Finance vs. Law

mjbanker's picture
Rank: Orangutan | 341

Which is a better career path, in terms of:

1) Overall career compensation
2) Difficulty of reaching the top (MD in banking vs partner in law)
3) Career stability
4) Breaking into top firms (BB bank vs top law firm)
5) Work life balance

Comments (7)

Feb 22, 2020

https://www.leveragedsellout.com/2006/08/biglaw-bi...
Although that story is a little exaggerated, it's not far off. Many of the horror stories that you hear about IB are also applicable in the field of law. The only big difference that I would note is that starting pay for lawyers vs. analysts at an investment bank is rather significant. Juniors at a law firm make much less starting out, but virtually do the same types and amount of work (although it may be even more boring), work the same hours, for less pay.

Array

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Feb 23, 2020

In finance, you get paid decent money when you're 22.
In law, you take out like $150-250k when you're 22 so you have a shot of making decent money after three years of law school which is literal hell and if and only if you graduate at the top of your class with good grades when you're 25

In finance, you have a three year head start to make the same money and don't have to take out law school loans (or you could just have rich parents). Not to mention the work is more interesting arguably. Fairly similar fields and no work life balance, but if you know how compounding interest works, and would rather get paid for three years of grinding instead of paying to grind for three years, then finance is clearly the better option.

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  • Associate 2 in Other
Feb 22, 2020

finance is more interesting, much less tedious at junior level, generally better culturally (albeit similar work life balance). but biggest difference is much more optionality. increasingly beginning your career as a lawyer means you'll always be a lawyer, either at a law firm or in house counsel at a company. but finance experience prepares you much better to work in a variety of fields and functions within business

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Feb 23, 2020

I've done both. The jobs are completely different in almost every way imaginable, and anyone who tells you otherwise is someone who hasn't done both.

So you should do the one you'll be better at. Any other considerations are pointless because when two jobs are so different, it's highly unlikely you will be equally good at both. Take the time to explore who you are and which one is a better fit for your brain.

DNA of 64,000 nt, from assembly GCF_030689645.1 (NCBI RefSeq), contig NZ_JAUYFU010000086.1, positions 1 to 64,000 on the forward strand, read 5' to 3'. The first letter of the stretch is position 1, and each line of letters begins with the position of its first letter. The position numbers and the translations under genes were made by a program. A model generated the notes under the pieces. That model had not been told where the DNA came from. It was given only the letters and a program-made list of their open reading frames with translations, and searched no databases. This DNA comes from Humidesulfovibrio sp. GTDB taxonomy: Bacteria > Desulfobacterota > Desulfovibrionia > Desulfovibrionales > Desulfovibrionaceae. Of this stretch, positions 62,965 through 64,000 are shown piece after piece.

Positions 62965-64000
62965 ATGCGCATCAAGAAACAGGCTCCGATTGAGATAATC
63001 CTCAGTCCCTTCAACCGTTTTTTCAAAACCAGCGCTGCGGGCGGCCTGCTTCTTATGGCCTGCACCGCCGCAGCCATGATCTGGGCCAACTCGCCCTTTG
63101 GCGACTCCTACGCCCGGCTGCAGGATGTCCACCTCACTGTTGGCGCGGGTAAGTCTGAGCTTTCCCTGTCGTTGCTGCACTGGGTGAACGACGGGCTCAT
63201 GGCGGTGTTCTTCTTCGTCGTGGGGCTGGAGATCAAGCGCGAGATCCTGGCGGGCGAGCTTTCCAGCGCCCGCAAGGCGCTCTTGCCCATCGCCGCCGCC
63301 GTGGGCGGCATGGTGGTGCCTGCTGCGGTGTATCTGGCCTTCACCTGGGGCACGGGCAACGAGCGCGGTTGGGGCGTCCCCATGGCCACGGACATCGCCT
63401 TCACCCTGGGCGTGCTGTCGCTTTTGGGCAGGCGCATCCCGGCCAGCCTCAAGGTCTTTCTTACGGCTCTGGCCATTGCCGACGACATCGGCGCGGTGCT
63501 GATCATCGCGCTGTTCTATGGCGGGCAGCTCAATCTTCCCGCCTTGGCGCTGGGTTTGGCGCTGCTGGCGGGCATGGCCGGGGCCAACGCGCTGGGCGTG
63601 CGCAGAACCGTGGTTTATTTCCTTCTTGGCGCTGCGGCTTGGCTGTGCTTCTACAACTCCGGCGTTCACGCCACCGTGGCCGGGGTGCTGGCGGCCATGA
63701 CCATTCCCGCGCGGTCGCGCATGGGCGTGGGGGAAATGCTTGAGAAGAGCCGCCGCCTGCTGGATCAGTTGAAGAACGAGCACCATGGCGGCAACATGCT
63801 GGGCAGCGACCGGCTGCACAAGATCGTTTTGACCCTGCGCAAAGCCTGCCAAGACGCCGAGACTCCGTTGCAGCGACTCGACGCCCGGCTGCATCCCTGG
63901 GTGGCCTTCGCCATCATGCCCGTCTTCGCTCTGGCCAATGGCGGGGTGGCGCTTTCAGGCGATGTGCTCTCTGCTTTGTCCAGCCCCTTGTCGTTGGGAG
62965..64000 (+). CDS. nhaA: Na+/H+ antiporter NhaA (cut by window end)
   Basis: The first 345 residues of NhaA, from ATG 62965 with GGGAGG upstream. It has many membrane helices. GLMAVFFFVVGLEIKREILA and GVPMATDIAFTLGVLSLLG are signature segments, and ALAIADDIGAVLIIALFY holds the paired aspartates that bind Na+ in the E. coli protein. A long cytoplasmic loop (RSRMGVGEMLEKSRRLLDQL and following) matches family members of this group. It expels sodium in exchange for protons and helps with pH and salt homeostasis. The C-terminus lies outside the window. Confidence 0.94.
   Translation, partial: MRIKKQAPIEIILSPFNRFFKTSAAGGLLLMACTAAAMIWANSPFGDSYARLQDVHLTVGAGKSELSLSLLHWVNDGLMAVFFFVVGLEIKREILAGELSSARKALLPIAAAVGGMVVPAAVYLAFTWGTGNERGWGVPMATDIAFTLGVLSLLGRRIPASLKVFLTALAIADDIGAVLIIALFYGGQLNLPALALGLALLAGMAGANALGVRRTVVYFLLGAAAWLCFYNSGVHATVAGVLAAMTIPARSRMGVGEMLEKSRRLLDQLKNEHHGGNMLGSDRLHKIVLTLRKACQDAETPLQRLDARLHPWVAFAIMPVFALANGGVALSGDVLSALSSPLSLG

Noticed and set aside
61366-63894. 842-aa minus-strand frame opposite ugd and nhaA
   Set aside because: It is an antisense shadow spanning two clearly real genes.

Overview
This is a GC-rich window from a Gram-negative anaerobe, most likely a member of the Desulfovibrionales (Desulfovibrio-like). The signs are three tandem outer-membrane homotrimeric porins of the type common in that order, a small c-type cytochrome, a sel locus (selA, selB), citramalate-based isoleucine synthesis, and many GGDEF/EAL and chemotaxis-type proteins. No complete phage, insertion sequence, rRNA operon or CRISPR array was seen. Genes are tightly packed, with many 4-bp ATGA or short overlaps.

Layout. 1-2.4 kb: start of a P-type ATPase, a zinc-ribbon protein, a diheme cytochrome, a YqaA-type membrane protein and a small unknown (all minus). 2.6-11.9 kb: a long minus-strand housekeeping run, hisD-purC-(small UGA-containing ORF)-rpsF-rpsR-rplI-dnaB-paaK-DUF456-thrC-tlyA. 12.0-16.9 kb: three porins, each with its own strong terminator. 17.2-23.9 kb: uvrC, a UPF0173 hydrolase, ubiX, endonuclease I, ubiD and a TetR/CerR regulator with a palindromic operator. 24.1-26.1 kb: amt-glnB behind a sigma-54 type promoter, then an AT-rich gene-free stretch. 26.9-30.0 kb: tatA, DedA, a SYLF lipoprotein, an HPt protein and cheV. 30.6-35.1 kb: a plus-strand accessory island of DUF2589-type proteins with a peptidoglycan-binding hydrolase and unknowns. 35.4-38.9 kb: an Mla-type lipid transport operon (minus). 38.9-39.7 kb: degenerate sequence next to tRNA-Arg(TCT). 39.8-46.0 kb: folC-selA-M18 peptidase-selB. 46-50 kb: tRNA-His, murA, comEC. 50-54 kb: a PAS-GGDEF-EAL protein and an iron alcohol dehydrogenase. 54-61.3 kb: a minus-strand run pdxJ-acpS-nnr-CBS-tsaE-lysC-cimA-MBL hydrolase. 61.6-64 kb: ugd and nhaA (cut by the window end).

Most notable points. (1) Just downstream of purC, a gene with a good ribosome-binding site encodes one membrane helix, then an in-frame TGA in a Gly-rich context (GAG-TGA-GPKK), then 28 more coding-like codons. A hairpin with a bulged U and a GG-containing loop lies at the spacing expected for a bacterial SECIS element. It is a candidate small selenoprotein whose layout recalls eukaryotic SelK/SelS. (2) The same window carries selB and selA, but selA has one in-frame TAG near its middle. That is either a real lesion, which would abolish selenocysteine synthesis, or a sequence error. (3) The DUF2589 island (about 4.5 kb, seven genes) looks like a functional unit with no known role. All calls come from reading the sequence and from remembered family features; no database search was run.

But to answer your questions:

1) Overall career compensation

Biglaw partners complain that senior ibankers make more. But there's a lot more biglaw partners and for every senior banker there's many more from his junior class who left along the way. So when you include all the hopefuls who didn't make it, it's a lot more equal.

2) Difficulty of reaching the top (MD in banking vs partner in law)

Generally harder in banking. But if that's what you're better at, then no.

3) Career stability

Law probably a bit more stable bc you have a clearly defined skill (you passed the bar and can practice). Financial skill set is clearly defined for some roles . . for IB you need valuation for example . . but broadly speaking there are a lot of people "in finance" who don't necessarily have a strong, clearly defined and valuable skill set to market.

4) Breaking into top firms (BB bank vs top law firm)

Very personal. Law firms care about your law school grades and nothing else whatsoever. You could be a morbidly obese militant communist with missing teeth and body odor, and Cravath will hire you if you are top 10% at a top school. Or you could be the most presentable and likeable person on earth and if your grades are just a hair below cutoff, you're out.

Banks are looking for a much broader skill set where the former example I gave would never get in and the latter would.

5) Work life balance

Both terrible but I'd say there's more pressure in banking. In banking, you can always do more. The deck can always be better, the model can always be more accurate. Not true in law, when the contract is drafted it's drafted.

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Feb 23, 2020

Great answers all around. Thanks everyone, I think I'll continue to pursue banking.

Array

Feb 23, 2020

Look up Paul Singer, you can start as a corporate lawyer and transition into law later on.

Feb 23, 2020
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